photos and story
by George Pence
One weekend last winter I spent time at a glorious estate, a piece of property in one of the most exclusive residential enclaves in Barrington, Illinois. For the entirety of my visit I listened carefully whenever I was spoken to, and I kept my mouth shut throughout my stay. I was on my very best behavior.
I am invited there once a year. For the last ten years I have seldom turned down the invitation. A room is traditionally reserved in my name on the second floor of this sprawling 125-room mansion. I spend Friday and Saturday with nearly 70 other guests. The grounds occupy twenty acres of beautifully forested countryside replete with streams and expansive meadows. Despite the fact that I am not wealthy, I am treated exactly the same as all the other guests. Each of us is admonished to remain silent, advised to reflect on our weaknesses, asked to hope for a better life, and then encouraged to go back home feeling grateful.
This is a typical Ignatian spiritual retreat, a program of reflection and renewal over 400 years old. This time-honored invitation to be silent for two full days is so popular that it requires a reservation.
Those who know me well know that I do not go there out of piety. I am not a pious person. In fact, sometimes I am not even a very good person. There are many wonderful things I will never do simply because I can't summon enough virtue. I attend this retreat simply because it gives me more peace than I can acquire in any other way. Friend, trust me, if you filled your life with all the mistakes that I have made, you too would relish a chance to make sense out of so much error. Probably no single thing can solve every human dilemma, but for me there is no other way to make so much progress in such a brief period of time.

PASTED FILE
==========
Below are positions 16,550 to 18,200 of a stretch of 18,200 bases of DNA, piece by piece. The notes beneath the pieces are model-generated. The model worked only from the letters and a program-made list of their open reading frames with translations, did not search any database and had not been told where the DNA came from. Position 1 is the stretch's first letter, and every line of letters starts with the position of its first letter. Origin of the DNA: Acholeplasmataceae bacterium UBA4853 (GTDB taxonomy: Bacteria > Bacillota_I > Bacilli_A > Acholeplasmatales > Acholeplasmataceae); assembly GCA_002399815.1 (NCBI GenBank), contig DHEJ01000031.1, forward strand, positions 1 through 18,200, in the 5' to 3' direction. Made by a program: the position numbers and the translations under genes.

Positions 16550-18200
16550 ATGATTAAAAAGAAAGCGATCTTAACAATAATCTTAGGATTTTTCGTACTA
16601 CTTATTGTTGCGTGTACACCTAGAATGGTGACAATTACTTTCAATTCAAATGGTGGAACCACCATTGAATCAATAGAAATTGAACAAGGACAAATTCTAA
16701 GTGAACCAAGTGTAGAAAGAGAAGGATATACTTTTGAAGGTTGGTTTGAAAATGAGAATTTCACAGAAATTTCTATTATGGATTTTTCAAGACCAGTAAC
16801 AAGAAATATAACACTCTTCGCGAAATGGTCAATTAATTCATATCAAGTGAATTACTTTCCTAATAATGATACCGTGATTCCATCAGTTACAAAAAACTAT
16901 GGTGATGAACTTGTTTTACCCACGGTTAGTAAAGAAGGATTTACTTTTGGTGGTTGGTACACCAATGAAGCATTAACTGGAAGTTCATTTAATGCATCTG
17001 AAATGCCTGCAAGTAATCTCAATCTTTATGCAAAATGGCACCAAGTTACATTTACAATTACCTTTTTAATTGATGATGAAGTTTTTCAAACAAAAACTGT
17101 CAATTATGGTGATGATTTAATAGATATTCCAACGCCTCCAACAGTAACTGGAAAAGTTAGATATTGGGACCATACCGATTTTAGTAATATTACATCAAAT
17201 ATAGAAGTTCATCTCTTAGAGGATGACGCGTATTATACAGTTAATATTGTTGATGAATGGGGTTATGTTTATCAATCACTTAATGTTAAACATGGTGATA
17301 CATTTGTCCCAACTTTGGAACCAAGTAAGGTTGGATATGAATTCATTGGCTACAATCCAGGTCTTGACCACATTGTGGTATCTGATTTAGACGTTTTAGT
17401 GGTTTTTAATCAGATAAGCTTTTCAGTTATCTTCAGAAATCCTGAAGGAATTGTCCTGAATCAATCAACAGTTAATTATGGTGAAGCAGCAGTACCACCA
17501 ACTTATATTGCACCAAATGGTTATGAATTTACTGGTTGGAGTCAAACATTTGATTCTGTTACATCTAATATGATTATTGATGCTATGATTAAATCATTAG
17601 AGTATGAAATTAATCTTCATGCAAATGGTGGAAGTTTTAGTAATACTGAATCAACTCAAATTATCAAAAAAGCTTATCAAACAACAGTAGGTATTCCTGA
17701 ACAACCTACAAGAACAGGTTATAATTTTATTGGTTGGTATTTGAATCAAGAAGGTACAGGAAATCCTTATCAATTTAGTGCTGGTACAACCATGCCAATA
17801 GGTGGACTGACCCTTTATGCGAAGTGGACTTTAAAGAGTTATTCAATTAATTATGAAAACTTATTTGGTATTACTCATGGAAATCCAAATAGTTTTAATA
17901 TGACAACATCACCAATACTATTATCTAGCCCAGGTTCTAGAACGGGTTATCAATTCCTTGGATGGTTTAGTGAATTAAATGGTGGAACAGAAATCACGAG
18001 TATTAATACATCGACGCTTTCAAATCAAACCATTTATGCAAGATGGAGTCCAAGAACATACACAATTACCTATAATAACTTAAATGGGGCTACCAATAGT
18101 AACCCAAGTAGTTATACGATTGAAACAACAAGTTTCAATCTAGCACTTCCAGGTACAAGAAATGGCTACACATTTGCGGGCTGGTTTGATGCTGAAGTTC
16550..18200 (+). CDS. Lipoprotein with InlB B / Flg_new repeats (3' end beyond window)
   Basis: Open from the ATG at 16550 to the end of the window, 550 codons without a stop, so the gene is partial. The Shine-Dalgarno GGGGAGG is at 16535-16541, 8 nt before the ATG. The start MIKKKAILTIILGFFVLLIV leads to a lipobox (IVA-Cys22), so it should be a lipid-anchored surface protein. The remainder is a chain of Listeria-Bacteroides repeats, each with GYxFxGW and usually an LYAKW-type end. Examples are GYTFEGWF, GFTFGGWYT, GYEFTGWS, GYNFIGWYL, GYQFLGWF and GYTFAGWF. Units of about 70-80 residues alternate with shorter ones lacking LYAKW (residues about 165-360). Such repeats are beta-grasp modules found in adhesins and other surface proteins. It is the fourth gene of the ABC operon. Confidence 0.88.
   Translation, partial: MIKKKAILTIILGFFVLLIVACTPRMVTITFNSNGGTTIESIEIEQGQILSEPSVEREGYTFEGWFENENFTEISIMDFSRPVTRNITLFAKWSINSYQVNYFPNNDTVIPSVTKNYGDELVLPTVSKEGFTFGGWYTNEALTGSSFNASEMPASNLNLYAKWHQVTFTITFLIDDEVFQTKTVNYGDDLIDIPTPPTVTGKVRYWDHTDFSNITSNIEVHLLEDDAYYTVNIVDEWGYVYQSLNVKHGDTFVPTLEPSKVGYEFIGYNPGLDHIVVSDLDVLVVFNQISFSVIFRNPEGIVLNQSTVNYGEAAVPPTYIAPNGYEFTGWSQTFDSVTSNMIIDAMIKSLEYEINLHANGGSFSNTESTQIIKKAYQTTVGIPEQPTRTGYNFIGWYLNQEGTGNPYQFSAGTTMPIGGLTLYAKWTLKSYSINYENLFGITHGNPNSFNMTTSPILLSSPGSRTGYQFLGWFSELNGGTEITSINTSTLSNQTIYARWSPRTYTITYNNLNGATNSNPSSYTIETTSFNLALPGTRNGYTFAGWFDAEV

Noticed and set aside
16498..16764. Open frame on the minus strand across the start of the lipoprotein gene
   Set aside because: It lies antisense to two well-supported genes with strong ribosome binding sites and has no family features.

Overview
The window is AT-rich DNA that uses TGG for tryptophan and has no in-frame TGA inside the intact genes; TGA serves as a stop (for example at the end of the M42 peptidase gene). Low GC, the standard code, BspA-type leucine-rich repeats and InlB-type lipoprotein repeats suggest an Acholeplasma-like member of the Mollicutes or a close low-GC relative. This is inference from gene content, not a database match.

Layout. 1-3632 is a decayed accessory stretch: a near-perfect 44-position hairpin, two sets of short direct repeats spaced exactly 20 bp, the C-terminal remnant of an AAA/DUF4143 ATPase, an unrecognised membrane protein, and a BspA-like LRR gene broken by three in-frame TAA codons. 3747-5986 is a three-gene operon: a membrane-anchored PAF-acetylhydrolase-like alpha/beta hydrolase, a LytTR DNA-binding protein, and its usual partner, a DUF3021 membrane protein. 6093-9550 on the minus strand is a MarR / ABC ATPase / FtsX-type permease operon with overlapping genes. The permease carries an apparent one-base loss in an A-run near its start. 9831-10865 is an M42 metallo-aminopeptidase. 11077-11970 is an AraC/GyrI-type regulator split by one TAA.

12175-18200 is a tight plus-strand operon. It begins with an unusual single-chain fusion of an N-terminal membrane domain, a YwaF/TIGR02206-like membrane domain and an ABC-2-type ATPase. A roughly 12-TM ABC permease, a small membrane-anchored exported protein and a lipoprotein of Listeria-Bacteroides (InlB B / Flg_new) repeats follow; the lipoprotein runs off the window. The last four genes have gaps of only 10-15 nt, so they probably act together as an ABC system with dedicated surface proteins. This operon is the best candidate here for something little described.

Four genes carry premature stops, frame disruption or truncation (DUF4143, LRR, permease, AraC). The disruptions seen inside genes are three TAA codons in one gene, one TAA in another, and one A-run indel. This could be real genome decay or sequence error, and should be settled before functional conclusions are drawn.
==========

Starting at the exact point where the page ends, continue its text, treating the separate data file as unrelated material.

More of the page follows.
I'm sure this must also be true for the 66 other men who were at Bellarmine the last time I was there. There is no adequate way to describe the process of discovery and redemption that such a retreat affords. The variety of human experience is much too individual for any attempt to be comprehensive or accurate. However, I can share with you some hint of the beauty and serenity of this place called Bellarmine Jesuit Retreat House. It is a castle of simplicity and peace that affords a feeling of absolute and unmitigated safety. Perhaps you remember the verse from the twenty-third Psalm that reads, "He maketh me to lie down in green pastures; He leadeth me beside the still waters. He restoreth my soul . . ." Well friends, Bellarmine is where you find those still waters, and it is here where the pastures are green, even in the depths of winter.
Though it was January, I spent nearly as much time outside as I did inside. In the patches of forest and meadow there you can hear even the sound of a bird's wing as it strikes a branch. One evening, when I was out on the grounds just before nightfall, three deer walked up to within a few yards of where I was standing. This happened without any planning. I had simply been there long enough and quietly enough for the deer to be unaware of my presence. They came so close that I could hear their hooves break the crusted snow. Finally one doe realized I was there, and she seemed to sense that I was far too close for flight to protect her.
She froze and stood there with her head held high, looking for me to make the first move. After a long pause, during which her friends did not notice me, she raised her right leg and three times pierced the icy snow. The other deer raised their heads and broke into a run -- the doe, though, did not. She seemed intent on having me make the first move. I was in a mood to be patient, but ultimately I rewarded her courage by making a gesture that had the meaning of a blink. At this she bolted away to a distance of about twenty yards. There she stopped again and looked back one last time in my direction. After a stare of several seconds she once more broke into a run, not so much in flight I thought, but to catch up with her comrades who were now some distance away.
By then it was nearly dark. Across the blue-white garden stood Bellarmine Hall with scores of incandescent lamps giving it a welcoming glow. I planted my tripod and took a picture of a view that I imagined reminiscent of Brideshead in that famous novel by Evelyn Waugh. The huge edifice seemed to float there above the snow in a pool of golden light that made it look insubstantial -- almost like a great dirigible made of brick and mortar. The whole building was elevated on a combination of light and my own exalted sensibilities. I felt suffused with a joy that superseded every other fact that could be used to describe me.
It was a pure moment of grace, and I have it with me still.
George Pence describes himself as "a Catholic under constant repair." He lives in Winnetka, Illinois, and works as an executive recruiter. Some of his other writings can be found at his website: www.george.pence.comPage maintained by Richard VandeVelde, [email protected] Copyright(c) 2001, 2002. Created: 3/19/02 Updated: 3/19/02